Black diasporic art and Black lives will always be at the core of what I teach. This appointment allows for more expansive discussions to take place in both professions. The courses I teach will allow for an even closer, more critical set of conversations to take place around issues of anti-Blackness in Canadian museums, on the gaps in Canadian art history and about Black curatorial and artistic practices on this land. 

What are some ways in which art history, Black studies and social justice intersect?

JJ: Our world is dominated by images in popular culture that reflect and influence how people see, understand and treat each other. This can have both positive and negative outcomes. Artworks have the potential to enact similar impacts in our societies. As such, museums — and by extension art historians, curators and arts workers — hold a great deal of power through their ability to choose what gets collected, preserved and displayed and under what conditions.

Museums and their related fields have repeatedly failed to perform their due diligence toward Black artists and arts professionals. Museums and art historical records on this land have omitted countless Black people, thus precluding the possibility to view Black people as part and parcel of Canadian history. By erasing Black Canadian history from art historical and museum records, these institutions and disciplines also erase the ongoing oppression that Black people face here. We can't fix what we don't acknowledge. Bringing Black studies and social justice to the fore in art history and art education is crucial to addressing all of this.

How do you feel the addition of your new position will contribute to the Concordia community and beyond?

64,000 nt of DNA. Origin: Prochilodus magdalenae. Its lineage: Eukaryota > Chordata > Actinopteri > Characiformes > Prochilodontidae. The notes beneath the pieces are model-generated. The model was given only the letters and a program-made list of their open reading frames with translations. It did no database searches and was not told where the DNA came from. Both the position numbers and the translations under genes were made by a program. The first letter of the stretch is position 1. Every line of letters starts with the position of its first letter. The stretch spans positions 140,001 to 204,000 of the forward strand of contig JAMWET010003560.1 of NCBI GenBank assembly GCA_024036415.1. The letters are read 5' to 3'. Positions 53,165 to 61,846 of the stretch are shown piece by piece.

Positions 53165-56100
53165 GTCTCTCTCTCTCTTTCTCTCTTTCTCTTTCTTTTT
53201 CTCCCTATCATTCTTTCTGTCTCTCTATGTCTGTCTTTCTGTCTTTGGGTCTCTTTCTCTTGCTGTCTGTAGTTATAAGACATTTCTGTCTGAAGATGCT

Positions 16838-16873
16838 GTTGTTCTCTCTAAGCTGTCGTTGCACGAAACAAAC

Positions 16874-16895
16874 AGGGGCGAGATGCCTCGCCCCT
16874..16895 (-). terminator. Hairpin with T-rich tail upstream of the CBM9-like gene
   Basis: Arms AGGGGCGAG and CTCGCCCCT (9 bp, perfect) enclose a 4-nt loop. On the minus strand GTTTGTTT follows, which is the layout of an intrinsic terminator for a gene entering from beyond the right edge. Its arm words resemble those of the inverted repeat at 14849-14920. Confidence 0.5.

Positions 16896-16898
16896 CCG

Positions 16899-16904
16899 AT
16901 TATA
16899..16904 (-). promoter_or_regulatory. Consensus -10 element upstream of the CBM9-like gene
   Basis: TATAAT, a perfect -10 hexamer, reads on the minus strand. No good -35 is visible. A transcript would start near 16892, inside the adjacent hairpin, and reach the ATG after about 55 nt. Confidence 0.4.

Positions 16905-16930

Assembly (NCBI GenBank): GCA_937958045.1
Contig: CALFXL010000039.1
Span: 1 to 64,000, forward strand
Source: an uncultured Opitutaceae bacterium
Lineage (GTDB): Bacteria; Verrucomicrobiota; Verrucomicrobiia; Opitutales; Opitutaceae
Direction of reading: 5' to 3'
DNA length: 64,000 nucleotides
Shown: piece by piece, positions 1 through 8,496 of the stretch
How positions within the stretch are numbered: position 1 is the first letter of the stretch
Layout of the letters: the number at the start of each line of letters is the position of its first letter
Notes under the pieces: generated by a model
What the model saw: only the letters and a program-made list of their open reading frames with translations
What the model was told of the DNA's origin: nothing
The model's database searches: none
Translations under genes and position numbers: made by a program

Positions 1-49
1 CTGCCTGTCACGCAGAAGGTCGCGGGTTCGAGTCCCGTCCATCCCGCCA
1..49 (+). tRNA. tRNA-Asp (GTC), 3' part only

JJ: Charmaine Nelson has been teaching Black art histories in Canada for nearly two decades, forging the way for someone like me to arrive at this juncture. As far as I know, there has yet to be many Black-specific art history teaching positions created at Canadian universities. I think this is important to note because, with this specific title and position, teaching Black diasporic art histories has the potential to become integral to the discipline in Canada.

My hope is that it will eventually move from a "bonus add-on extracurricular super special shiny rare topic" that is only available in a couple places, to instead stand on equal footing with every other area of the discipline in universities across the country. I'm excited to be part of that shift at Concordia and to contribute to the already multifaceted art histories being taught here.

I think it's important to note that Black people are, will be and always have been relevant in every discipline, area of study or profession. While I am excited to see this shift in my own discipline, I hope this will also spread to every other nook and cranny of this university and across the country.

Find out more about
Concordia’s Faculty of Fine Arts.


Back to top

© Concordia University